In his April 29 letter to the editor, Dr. Marvin Engel recites a familiar litany of claims about the hostility and intransigence of the Palestinians. He ends with the question “There is a Jewish Voice for Peace. Is there an Arab Voice for Peace?” We can answer that question with a resounding “Yes!” On our recent trip to Israel and the West Bank, we met numerous Palestinians who are seeking peace and justice through nonviolent means.
Near Gush Etzion Junction (a highly contested area in the West Bank) we spent a morning at the peace center on the family land belonging to Ali Abu Awwad, who created Taghyeer (Change), a Palestinian national nonviolent movement. There we met Rabbi Shaul Judelman, from the Tekoa settlement, who partners with Ali to promote dialogue and shared learning among Israeli settlers and neighboring Palestinians. Children learn photography together, and community programs have included concerts with Peter Yarrow (of Peter, Paul and Mary) and Israeli pop star David Broza.
At the Nassar family’s farm southwest of Bethlehem, we visited Tent of Nations, an educational and environmental family farm where people from many different countries come together to learn, share and build bridges of understanding and hope. Among almond and olive groves and vineyards, they host summer camps for Palestinian children, workshops and international gatherings. A stone marking the entrance is engraved with “We refuse to be enemies.”
In Dura, near Hebron, we spent a day with Huda Abu Arqoub and her family. She is the regional director of the Alliance for Middle East Peace, a network of more than 90 civil society organizations of Israelis and Palestinians working together in sports, music, coexistence and cooperative activities. We attended a gathering of more than 50 organizations, including the environmental group EcoPeace, and MEET, a program where Israeli and Palestinian high school students learn computer science together from MIT students.
In Nablus, we visited the home of one of the senior elite of Palestine, Munib al-Masri, an industrialist and longtime adviser to the PLO who has worked for peace for the last 40 years. Al-Masri and Israeli high-tech entrepreneur Yossi Vardi created the Breaking the Impasse Initiative in 2012, which brings together prominent Palestinian and Israeli businesspeople and civil society leaders to promote “two states for two peoples” as the only way toward a viable economic future for both peoples.
In Beit Sahour, near Bethlehem, we met with Bassam Aramin and Rami Elhanan from the Parents Circle Family Forum, a joint Palestinian-Israeli organization of over 600 families, all of whom have lost a close family member because of the conflict.
Bassam was in an Israeli prison between the ages of 17 and 24, but realized that armed conflict was not the solution. In 2005, he co-founded Combatants for Peace with former combatants on both sides who wanted to work together to promote a peaceful solution through dialogue and nonviolence. In 2007, Bassam’s 10-year-old daughter, Abir, was shot and killed by an Israeli soldier while standing outside her school.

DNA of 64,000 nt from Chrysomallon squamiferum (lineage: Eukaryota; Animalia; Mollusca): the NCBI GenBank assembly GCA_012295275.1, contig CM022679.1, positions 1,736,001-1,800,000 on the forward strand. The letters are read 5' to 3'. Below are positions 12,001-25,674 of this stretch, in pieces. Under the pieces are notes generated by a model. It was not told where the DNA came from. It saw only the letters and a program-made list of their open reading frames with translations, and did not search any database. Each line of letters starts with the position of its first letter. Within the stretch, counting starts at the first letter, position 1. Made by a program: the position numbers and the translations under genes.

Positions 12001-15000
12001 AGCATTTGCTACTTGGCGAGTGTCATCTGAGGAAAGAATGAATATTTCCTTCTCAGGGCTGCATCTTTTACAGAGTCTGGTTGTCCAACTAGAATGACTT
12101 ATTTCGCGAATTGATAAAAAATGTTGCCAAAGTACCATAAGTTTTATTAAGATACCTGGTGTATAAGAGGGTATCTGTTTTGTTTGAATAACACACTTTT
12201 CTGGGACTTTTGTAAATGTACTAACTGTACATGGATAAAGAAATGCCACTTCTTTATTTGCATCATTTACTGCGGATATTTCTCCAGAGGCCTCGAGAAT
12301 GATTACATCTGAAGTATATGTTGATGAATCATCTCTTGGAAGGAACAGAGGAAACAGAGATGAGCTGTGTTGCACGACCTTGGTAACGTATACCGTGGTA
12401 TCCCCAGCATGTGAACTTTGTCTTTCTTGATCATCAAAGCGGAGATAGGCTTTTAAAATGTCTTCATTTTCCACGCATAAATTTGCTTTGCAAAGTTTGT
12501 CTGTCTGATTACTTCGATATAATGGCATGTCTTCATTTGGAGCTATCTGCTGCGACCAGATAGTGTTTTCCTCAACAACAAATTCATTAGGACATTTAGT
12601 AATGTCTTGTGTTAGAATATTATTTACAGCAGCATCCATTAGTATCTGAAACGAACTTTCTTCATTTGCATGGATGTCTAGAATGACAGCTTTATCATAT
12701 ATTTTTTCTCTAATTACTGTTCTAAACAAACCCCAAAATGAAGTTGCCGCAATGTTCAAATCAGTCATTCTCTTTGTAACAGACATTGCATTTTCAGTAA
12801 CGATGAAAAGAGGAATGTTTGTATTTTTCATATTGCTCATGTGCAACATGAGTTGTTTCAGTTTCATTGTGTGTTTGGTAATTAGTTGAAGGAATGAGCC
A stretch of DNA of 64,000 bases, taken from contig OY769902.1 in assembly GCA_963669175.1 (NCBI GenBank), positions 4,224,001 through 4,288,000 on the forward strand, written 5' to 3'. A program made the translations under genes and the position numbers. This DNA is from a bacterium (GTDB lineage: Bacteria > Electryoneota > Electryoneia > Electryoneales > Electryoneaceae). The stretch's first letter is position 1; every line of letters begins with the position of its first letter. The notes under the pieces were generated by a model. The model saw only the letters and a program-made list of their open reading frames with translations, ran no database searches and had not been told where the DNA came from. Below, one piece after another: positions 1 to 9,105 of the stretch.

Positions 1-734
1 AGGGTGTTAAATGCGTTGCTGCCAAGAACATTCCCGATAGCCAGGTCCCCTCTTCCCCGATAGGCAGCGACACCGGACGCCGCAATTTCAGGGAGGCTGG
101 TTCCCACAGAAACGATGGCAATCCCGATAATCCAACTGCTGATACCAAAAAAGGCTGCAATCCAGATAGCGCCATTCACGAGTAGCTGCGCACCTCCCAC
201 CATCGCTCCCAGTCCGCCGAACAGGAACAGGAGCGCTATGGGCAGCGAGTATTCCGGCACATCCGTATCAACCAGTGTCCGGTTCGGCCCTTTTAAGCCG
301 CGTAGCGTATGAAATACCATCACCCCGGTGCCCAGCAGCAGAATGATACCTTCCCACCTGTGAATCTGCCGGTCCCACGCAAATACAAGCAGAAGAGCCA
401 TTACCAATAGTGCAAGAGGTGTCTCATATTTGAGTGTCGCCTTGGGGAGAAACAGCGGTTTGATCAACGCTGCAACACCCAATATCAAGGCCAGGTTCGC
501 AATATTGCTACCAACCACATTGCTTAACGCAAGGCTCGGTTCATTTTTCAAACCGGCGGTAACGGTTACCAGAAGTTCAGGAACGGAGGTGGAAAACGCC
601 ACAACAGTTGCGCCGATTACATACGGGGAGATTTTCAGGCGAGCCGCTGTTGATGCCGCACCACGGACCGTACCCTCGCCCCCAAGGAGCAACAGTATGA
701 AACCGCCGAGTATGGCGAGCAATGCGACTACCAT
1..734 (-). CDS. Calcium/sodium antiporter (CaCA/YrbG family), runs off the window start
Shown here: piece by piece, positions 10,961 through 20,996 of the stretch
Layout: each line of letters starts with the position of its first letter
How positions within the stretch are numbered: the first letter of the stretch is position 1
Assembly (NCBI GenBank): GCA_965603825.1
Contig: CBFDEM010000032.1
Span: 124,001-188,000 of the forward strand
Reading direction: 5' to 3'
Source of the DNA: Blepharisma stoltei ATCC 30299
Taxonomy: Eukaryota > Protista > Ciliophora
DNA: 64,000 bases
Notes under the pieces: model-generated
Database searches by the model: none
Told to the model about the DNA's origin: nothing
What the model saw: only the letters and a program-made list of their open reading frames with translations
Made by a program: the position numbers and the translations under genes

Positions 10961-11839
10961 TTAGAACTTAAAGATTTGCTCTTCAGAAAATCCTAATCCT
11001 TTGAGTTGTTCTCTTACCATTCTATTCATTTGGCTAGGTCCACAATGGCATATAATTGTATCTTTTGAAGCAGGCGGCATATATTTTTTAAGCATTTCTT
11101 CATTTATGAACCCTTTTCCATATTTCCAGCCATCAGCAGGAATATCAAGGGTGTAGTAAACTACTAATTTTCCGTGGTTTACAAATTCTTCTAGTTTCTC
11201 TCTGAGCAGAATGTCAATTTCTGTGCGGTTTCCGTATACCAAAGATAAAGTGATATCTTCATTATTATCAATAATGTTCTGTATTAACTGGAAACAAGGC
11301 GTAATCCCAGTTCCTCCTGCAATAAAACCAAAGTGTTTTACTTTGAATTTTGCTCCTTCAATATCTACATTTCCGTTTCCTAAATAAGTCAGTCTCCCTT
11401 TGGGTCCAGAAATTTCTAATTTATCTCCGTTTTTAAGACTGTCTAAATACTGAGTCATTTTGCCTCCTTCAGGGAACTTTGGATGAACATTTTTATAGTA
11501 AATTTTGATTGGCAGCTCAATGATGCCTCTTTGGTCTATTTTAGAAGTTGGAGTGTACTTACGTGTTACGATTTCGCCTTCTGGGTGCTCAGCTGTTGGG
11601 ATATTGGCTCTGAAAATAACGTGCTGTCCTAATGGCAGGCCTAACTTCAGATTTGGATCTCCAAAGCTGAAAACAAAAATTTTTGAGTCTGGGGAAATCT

On the Forgiveness Project website Bassam said, “Abir’s murder could easily have led me down the path of hatred and vengeance, but I felt compelled to return to dialogue and nonviolence. After all, it was one Israeli soldier who shot my daughter, but it was one hundred former Israeli soldiers, Combatants for Peace, who built a garden in her name at the school.”
We could continue with many more examples of Palestinian business leaders, civil society activists and grassroots peace advocates whom we have gotten to know. There is indeed a growing Palestinian voice for nonviolence and peace.
However, it would be naive to conclude that peace is around the corner. All those we talked to recognized that it will be hard. First, they do not believe that Palestinian President Mahmoud Abbas and his government have the courage and vision to go beyond the locked-in positions of the conflict — just as many Israelis do not see Prime Minister Benjamin Netanyahu as a true advocate for peace.
Second, voices of extremism in both societies are getting louder and can drown out the voices of those who recognize that only a negotiated agreement can bring peace and justice. A single teenager with a pair of scissors can make news around the world, while the voices of hundreds of people building institutions for nonviolence and peace don’t make the newspapers.
Dr. Engel’s letter is a valuable case in point. He ends with the observation that “the silence is deafening.” No such silence exists when you actually talk with Palestinians like the ones we met. Sometimes it is difficult to hear the quiet voices over the din of angry shouting on both sides. But it is in these quiet voices that we will find the seeds of peace.
Terry Winograd is professor emeritus of computer science at Stanford University. Carol Winograd is professor emerita of medicine (geriatrics) at Stanford and is vice chair of the J Street national board.